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Fall Position Preview - Secondary

With less than 30 days to Washington's September 3rd opener versus Rutgers, it's time to ramp things up with our fall position previews. Today we take a look at the most talented part of Washington's 2016 roster, the defensive backfield.

When you go back and look at 1991's all-time great defense, everyone remembers Steve Emtman and the linebackers - Dave Hoffmann, Donald Jones, Chico Fraley, and the late Jaime Fields.

The secondary? Of course there was Dana Hall and Tommie Smith, but do people remember Walter Bailey and Shane Pahukoa? Or the other starters that year - William Doctor and Paxton Tailele?

And the 1991 defensive backfield had to replace two long-standing servants - Charles Mincy and Eric Briscoe.

By contrast, the 2016 secondary only has to replace one starter - Brian Clay.

The 1991 group had 30 career starts between them heading into that season; this year's secondary heads into the 2016 season with 85 total career starts between seven players - Budda Baker, Sidney Jones, Kevin King, Darren Gardenhire, Ezekiel Turner, Trevor Walker, and Brandon Beaver.

What does that say about the potential of a group that was a big part of leading the Huskies to the best defense in the Pac-12 in 2015?

The pre-season magazines that rate position groups are unanimous: Washington's secondary is one of the best in the country. For example, Phil Steele has them as the No. 3 secondary in the country behind LSU and Alabama.

It's been a long time since Washington has been mentioned that prominently in any category, and it's absolutely deserved.


Defensive Backs (By Class)

Kevin King (6-3, 190, Sr.)

Brandon Beaver (6-0, 191, Sr.)

Hayden Schuh (6-0, 205, Sr.)*

Budda Baker (5-10, 184, Jr.)

Sidney Jones (6-0, 180, Jr.)

Darren Gardenhire (5-11, 187, Jr.)

Trevor Walker (5-11, 190, Jr.)

Ezekiel Turner (6-2, 210, Jr.)

Jojo McIntosh (6-1, 208, So.)

Jordan Miller (6-1, 176, So.)

Brandon Lewis (5-11, 187, So.)

Sean Vergara (6-2, 182, So.)*

Ian Biddle (6-0, 180, So.)*

Mason Stone (6-0, 180, So.)*

Austin Joyner (5-10, 190, RFr.)

Dustin Bush (5-9, 176, RFr.)*

Taylor Rapp (6-0, 206, Fr.)

Byron Murphy (5-11, 172, Fr.)

Kentrell Love (6-1, 165, Fr.)

Isaiah Gilchrist (5-10, 188, Fr.)

Myles Bryant (5-9, 175, Fr.)*

*=walk-on


Cornerback

Kevin King (6-3, 190, Sr.)

Darren Gardenhire (5-11, 187, Jr.)

Brandon Lewis (5-11, 187, So.)

Austin Joyner (5-10, 190, RFr.)

Kentrell Love (6-1, 165, Fr.)

Dustin Bush (5-9, 176, RFr.)*

Cornerback

Sidney Jones (6-0, 180, Jr.)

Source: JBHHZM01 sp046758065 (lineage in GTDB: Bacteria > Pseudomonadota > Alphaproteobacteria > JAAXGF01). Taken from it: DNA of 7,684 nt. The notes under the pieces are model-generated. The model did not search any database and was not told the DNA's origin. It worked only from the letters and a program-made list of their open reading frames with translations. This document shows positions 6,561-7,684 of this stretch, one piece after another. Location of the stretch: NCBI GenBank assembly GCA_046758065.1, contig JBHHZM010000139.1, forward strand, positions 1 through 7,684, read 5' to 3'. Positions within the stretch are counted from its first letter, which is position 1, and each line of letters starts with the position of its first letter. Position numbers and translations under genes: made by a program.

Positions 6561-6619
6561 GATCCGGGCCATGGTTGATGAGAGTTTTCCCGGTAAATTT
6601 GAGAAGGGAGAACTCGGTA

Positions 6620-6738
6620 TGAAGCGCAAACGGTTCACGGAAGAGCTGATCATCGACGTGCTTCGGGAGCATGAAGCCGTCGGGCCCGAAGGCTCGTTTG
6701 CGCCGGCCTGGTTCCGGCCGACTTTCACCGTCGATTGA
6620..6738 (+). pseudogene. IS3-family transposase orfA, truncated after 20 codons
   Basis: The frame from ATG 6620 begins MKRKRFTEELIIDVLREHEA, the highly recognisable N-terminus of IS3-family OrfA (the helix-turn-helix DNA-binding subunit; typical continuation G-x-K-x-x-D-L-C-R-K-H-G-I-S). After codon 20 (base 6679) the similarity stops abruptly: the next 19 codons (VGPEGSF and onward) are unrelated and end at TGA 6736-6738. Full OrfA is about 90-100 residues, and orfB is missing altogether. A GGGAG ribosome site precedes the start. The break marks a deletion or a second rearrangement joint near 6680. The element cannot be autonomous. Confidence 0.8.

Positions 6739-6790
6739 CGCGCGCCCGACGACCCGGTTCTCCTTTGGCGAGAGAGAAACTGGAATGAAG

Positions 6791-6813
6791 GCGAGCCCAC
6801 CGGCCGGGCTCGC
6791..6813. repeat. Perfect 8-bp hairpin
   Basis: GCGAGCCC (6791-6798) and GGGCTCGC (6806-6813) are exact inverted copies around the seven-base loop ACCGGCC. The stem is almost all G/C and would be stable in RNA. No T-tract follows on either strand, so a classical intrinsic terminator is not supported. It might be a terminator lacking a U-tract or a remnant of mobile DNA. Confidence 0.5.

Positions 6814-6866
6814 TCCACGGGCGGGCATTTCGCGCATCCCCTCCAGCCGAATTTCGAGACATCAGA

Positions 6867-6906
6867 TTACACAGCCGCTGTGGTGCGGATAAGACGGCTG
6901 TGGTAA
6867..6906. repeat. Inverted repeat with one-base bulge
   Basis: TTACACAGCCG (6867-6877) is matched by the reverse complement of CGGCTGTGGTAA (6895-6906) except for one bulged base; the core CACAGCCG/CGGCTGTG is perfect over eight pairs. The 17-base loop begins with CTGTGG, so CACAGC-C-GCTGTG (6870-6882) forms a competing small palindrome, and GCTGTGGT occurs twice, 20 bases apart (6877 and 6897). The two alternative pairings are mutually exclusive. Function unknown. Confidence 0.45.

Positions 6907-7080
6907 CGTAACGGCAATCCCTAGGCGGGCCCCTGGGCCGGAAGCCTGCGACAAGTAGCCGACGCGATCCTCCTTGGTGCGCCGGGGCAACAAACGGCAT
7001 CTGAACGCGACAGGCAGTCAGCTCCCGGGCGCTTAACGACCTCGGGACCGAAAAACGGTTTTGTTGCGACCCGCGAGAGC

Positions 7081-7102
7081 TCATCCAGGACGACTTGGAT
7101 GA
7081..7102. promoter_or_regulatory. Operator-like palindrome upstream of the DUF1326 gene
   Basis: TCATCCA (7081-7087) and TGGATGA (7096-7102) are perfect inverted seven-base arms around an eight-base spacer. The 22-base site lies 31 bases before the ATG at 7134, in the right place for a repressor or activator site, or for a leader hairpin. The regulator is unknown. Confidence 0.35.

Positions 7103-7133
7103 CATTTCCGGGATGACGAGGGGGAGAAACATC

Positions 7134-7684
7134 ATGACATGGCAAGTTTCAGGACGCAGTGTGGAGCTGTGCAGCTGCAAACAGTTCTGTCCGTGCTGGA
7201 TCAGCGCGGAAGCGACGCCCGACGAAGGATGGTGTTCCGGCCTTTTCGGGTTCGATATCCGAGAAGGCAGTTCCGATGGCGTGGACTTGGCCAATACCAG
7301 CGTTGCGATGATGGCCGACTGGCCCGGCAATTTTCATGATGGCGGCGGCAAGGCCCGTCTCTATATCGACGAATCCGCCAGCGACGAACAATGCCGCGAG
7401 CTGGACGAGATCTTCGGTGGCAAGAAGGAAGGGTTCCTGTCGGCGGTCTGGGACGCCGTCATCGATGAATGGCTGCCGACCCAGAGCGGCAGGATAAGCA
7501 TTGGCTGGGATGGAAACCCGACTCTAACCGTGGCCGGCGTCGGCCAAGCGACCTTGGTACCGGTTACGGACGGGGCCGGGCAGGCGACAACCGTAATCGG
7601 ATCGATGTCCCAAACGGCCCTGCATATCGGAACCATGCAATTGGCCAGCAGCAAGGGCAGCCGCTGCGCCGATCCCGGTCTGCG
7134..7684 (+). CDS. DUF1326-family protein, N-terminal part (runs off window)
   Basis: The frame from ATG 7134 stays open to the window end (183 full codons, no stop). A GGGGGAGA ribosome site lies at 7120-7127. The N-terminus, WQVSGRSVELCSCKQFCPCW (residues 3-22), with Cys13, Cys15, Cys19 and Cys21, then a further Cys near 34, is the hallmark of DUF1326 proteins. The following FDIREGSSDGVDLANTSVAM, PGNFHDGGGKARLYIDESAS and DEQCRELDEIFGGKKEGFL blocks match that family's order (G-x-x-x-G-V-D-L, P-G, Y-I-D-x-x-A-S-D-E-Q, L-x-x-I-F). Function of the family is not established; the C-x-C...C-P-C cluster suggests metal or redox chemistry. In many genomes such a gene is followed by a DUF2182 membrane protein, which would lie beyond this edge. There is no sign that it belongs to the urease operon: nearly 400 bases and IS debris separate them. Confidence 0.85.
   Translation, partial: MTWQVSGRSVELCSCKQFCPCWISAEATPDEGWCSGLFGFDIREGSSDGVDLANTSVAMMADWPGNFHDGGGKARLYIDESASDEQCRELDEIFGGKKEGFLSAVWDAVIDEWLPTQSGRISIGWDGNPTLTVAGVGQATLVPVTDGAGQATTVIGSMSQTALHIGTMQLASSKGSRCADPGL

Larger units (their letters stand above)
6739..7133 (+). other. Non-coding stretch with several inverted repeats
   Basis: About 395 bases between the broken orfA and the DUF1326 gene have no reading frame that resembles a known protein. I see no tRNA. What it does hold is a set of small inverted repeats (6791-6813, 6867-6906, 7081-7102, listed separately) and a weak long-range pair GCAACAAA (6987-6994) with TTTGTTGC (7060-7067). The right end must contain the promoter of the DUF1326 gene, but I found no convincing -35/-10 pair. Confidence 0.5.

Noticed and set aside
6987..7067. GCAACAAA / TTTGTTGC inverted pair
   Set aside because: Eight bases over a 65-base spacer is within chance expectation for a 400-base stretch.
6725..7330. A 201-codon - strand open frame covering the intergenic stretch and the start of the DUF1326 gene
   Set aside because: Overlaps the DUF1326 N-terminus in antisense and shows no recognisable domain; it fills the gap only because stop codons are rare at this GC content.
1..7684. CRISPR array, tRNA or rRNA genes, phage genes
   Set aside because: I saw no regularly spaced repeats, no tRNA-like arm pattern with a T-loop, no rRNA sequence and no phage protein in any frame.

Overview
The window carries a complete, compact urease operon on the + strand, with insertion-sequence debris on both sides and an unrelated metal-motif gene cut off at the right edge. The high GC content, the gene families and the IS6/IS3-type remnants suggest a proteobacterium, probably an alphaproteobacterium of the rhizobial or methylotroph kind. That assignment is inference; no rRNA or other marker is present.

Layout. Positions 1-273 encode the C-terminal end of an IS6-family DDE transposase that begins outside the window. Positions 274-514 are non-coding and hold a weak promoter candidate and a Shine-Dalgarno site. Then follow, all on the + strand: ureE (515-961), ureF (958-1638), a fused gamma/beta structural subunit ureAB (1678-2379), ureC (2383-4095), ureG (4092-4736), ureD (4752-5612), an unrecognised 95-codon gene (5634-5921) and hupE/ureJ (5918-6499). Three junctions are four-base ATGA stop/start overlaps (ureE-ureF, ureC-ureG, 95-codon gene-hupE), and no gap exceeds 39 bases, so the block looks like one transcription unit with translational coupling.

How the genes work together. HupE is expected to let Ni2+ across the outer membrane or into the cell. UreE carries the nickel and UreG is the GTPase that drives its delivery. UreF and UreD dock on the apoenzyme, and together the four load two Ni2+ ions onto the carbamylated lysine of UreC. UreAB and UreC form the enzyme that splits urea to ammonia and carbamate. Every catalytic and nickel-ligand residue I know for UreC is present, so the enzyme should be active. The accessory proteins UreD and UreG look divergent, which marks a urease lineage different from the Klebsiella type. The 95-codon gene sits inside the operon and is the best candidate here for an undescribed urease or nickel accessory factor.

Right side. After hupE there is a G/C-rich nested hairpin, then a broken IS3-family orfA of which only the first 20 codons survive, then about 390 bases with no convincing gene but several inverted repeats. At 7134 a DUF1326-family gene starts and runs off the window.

Jordan Miller (6-1, 176, So.)

Byron Murphy (5-11, 172, Fr.)

Isaiah Gilchrist (5-10, 188, Fr.)

Ian Biddle (6-0, 180, So.)*

Myles Bryant (5-9, 175, Fr.)*

Safety

Budda Baker (5-10, 184, Jr.)

Trevor Walker (5-11, 190, Jr.)

Brandon Beaver (6-0, 191, Sr.)

Sean Vergara (6-2, 182, So.)*

Safety

Jojo McIntosh (6-1, 208, So.)

Ezekiel Turner (6-2, 210, Jr.)

Taylor Rapp (6-0, 206, Fr.)

Hayden Schuh (6-0, 205, Sr.)*

Mason Stone (6-0, 180, So.)*


Where does the secondary stand heading into the fall?

Recently, Brandon Beaver sent out a short and simple tweet on his personal account: "I just wanna play football. I been gone too long."

When Beaver gets back from missing spring ball, the only player that's missing from the secondary is talented redshirt freshman Austin Joyner. They are the only two pieces UW Defensive Backs Coach Jimmy Lake needs to complete the puzzle.

It was encouraging to see both Trevor Walker and Brandon Lewis come back and have strong, healthy springs after redshirting in 2015. They will certainly be counted on for depth.

The fearsome foursome of Baker, Jones, King and Gardenhire will be joined this fall by two athletes looking to infiltrate their ranks: Jojo McIntosh and Jordan Miller. McIntosh had the safety spot opposite Baker on lockdown all spring, while Miller had arguably the breakout camp of any defensive player for Washington in April. He was all over the place. If there is a prospect in the UW pipeline that could be the next big-time lockdown corner, it's Miller.

Washington has four returning safeties with starts and three cornerbacks. That's coverage! That's experience they can draw from and also dig deep for when things go south. And invariably things always go south at some point in a game.

The defensive back mindset is talked about a lot, the notion of being able to erase what just happened and focus in on the play at hand. At this point there's nothing that should phase this group of players: they've seen it all.

To think that Washington has seven returning secondary players with starts, yet someone like McIntosh is in line to get his first start as a Husky versus Rutgers is impressive. It goes to the overall depth and talent that abounds in UW's defensive backfield, and it also stresses how important competition is to Lake and the DB group.

And all this has been said without one mention to the impressive incoming freshman group. As deep and as experienced as Washington's current secondary crop is, there's every reason to expect Taylor Rapp, Byron Murphy, Kentrell Love, and Isaiah Gilchrist - and even walk-on Myles Bryant - to push their way forward this fall.

Jimmy Lake has recruited and developed his defensive backs group to the point where they are in reload mode instead of in a constant struggle to rebuild. And it's been a long time since anyone has been able to say that about a Washington position group.

The national media is paying attention: it's time the rest of the country start looking north instead of south when talking about the great secondary units in college football.



Chris Fetters is the Managing Editor of Dawgman.com. Read more from Chris here. Follow Chris on Twitter: @Chris_Fetters


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